By Lynda Stockwell M.S.W., R.S.W.
Communication issues arise regularly as the “identified problem” in couple therapy. Here’s some habits that can contribute positively to the longevity of your relationship.
- Pay Attention:
At the beginning of a relationship, we are generally highly attentive to our partners. We notice details – body language, mood, and we also listen to what our partners are saying to us with great interest. Often, as a relationship matures, we stop paying so much attention. Naturally, we are out of the “getting to know you” stage, and as such, the pursuit of knowing declines.
If you truly want to improve the quality of your relationship, you need to go back to the ‘getting to know you’ attitude. Show some of the same curiosity and the desire to know that you did at an earlier time in the relationship. Each of us is constantly evolving and growing, so “getting to know” one another should continue throughout your relationship.
- Really Listen:
Psychologist George A. Miller said, “To understand what another person is saying, you must assume that it is true and try to imagine what it could be true of.” Rather than to dispute or dismiss your partner’s words, which is most often an expression of your own defensiveness, try to understand why these words might be true for them. What does this mean to them? This approach will go a long way toward your understanding of your partner, it helps you to avoid conflict and it gives your partner the feeling of really being heard, addressing one of the top complaints I hear in therapy.
- Don’t Judge or Personalize:
Do not tell your partner that his or her feelings are wrong, even if you do not see things the same way. This is the fastest way to close down a dialogue, and build hurt, anger and resentment. Instead, set about trying to understand how your partner came to have the feelings they do about the situation. Do not take them personally, even if they are about you. Your partner’s feelings belong to them, and in order to best understand those feelings, you need to take a step back from them – show curiosity about how these feelings developed, what their meaning is to your partner, and then, only when you truly understand the meaning, should you share the impact of those words on you.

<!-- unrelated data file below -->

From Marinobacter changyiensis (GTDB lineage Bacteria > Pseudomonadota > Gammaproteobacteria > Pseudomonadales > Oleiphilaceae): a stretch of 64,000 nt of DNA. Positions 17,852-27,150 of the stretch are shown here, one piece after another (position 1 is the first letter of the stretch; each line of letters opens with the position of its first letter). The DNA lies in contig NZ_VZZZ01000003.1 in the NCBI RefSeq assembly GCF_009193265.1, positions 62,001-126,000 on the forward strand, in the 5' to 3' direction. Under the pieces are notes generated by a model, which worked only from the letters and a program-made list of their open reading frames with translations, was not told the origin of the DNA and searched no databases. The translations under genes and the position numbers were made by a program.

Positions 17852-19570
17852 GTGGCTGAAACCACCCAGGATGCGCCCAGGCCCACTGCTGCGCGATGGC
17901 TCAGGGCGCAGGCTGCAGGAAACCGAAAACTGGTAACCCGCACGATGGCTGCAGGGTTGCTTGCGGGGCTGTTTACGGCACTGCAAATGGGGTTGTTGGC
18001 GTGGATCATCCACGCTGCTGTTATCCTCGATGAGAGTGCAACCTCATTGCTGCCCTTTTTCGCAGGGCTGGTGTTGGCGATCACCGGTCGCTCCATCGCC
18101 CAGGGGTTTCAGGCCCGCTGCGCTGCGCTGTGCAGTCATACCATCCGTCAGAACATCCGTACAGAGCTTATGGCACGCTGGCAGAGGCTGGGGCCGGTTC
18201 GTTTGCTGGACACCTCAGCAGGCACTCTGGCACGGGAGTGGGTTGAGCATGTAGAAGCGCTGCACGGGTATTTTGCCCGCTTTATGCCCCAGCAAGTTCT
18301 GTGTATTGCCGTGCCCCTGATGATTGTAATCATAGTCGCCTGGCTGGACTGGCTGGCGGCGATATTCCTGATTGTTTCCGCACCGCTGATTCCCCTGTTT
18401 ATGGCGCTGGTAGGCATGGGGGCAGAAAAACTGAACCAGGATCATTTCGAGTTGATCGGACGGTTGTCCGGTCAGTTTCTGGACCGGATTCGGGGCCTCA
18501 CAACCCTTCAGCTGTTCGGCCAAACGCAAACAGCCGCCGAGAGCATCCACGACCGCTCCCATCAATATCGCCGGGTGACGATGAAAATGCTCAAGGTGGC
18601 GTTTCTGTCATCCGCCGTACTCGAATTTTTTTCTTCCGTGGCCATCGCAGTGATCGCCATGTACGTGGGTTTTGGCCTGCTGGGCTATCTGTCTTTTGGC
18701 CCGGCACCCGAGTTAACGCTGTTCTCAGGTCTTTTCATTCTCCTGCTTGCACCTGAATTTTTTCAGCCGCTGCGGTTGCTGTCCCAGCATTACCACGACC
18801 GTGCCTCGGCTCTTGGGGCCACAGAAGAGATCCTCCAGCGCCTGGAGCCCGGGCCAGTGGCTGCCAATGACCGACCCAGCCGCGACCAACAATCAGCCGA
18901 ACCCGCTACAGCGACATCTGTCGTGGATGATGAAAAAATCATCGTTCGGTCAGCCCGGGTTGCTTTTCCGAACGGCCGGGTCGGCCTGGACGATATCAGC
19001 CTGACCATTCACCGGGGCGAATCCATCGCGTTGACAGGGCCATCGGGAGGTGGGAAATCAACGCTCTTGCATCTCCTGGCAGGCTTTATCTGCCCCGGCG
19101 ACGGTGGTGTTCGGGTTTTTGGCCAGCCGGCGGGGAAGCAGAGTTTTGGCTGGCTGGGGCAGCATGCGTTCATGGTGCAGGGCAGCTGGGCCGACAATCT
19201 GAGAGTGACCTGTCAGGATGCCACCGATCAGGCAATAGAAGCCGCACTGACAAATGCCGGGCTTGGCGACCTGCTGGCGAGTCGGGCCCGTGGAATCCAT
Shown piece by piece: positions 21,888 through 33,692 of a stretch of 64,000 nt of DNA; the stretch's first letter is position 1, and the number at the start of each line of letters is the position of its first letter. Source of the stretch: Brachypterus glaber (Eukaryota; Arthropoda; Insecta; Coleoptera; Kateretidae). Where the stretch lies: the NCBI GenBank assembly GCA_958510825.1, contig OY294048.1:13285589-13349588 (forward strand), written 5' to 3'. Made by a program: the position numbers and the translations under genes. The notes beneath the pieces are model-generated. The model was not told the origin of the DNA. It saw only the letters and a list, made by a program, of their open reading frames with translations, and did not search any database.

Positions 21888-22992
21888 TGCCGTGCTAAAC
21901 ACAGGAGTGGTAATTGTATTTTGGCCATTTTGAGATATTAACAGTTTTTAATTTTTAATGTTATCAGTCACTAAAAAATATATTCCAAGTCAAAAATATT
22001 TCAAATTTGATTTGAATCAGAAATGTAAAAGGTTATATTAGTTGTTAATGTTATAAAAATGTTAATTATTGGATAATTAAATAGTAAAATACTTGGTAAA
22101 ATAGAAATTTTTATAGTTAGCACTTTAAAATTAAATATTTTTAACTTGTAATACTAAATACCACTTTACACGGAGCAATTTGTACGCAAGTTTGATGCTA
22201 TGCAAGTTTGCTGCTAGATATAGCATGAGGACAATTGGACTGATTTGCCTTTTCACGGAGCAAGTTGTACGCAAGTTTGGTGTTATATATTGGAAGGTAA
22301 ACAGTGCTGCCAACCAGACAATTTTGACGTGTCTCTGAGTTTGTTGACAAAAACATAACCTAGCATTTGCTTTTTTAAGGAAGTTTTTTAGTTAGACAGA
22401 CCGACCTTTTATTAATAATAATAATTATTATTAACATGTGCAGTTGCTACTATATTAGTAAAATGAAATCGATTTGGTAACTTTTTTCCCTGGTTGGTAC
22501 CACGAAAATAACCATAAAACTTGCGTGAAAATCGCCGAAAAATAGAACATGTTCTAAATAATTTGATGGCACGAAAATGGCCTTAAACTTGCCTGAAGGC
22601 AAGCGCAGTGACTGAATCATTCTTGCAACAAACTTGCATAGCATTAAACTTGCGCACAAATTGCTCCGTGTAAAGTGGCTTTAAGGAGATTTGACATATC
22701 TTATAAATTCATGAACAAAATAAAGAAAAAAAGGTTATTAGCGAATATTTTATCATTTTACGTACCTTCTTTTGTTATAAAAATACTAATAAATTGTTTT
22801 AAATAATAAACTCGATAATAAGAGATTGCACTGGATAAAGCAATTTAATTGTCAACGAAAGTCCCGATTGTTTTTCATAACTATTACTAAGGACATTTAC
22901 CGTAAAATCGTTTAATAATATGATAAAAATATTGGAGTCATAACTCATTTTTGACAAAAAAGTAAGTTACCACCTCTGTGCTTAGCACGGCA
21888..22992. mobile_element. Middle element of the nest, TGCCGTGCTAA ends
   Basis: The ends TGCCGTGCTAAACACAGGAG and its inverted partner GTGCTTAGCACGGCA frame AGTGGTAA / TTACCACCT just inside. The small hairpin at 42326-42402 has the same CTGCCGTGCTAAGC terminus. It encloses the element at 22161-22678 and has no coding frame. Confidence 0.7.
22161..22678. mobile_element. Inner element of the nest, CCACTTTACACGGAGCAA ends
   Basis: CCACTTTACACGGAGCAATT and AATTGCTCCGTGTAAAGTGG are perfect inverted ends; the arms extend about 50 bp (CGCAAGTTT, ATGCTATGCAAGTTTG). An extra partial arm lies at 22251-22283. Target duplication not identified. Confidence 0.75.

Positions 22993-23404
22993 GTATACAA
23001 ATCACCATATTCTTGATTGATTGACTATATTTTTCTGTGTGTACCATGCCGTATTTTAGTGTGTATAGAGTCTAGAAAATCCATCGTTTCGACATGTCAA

- Think About Intentionality:
What differentiates a ‘good’ relationship from a ‘bad’ one often revolves around the assignment of intentionality. If you go into any discussion with the assumption that your partner does not intend to hurt you or make you feel badly, then you can balance what you hear from them more easily. When your partner shares with you feelings that you don’t “like” or agree with, or expresses a request for change, you can respond much more positively if you remind yourself that he or she loves you, and in that love has no intention of hurt you. This can help you to think about what might be going on for them, instead of getting lost in your own “hurt” feelings. If you cannot make this very basic assumption in your relationship, then the relationship is indeed in very big trouble.
Hopefully, one or all of these tips will help to make your relationship more harmonious and satisfying.
At the Aquility Centre we offer couple’s therapy and counseling. Call today for a free consultation with one of your professionals. Please read our Bios page to select a practitioner who can suit your needs: www.aquility.ca/about-us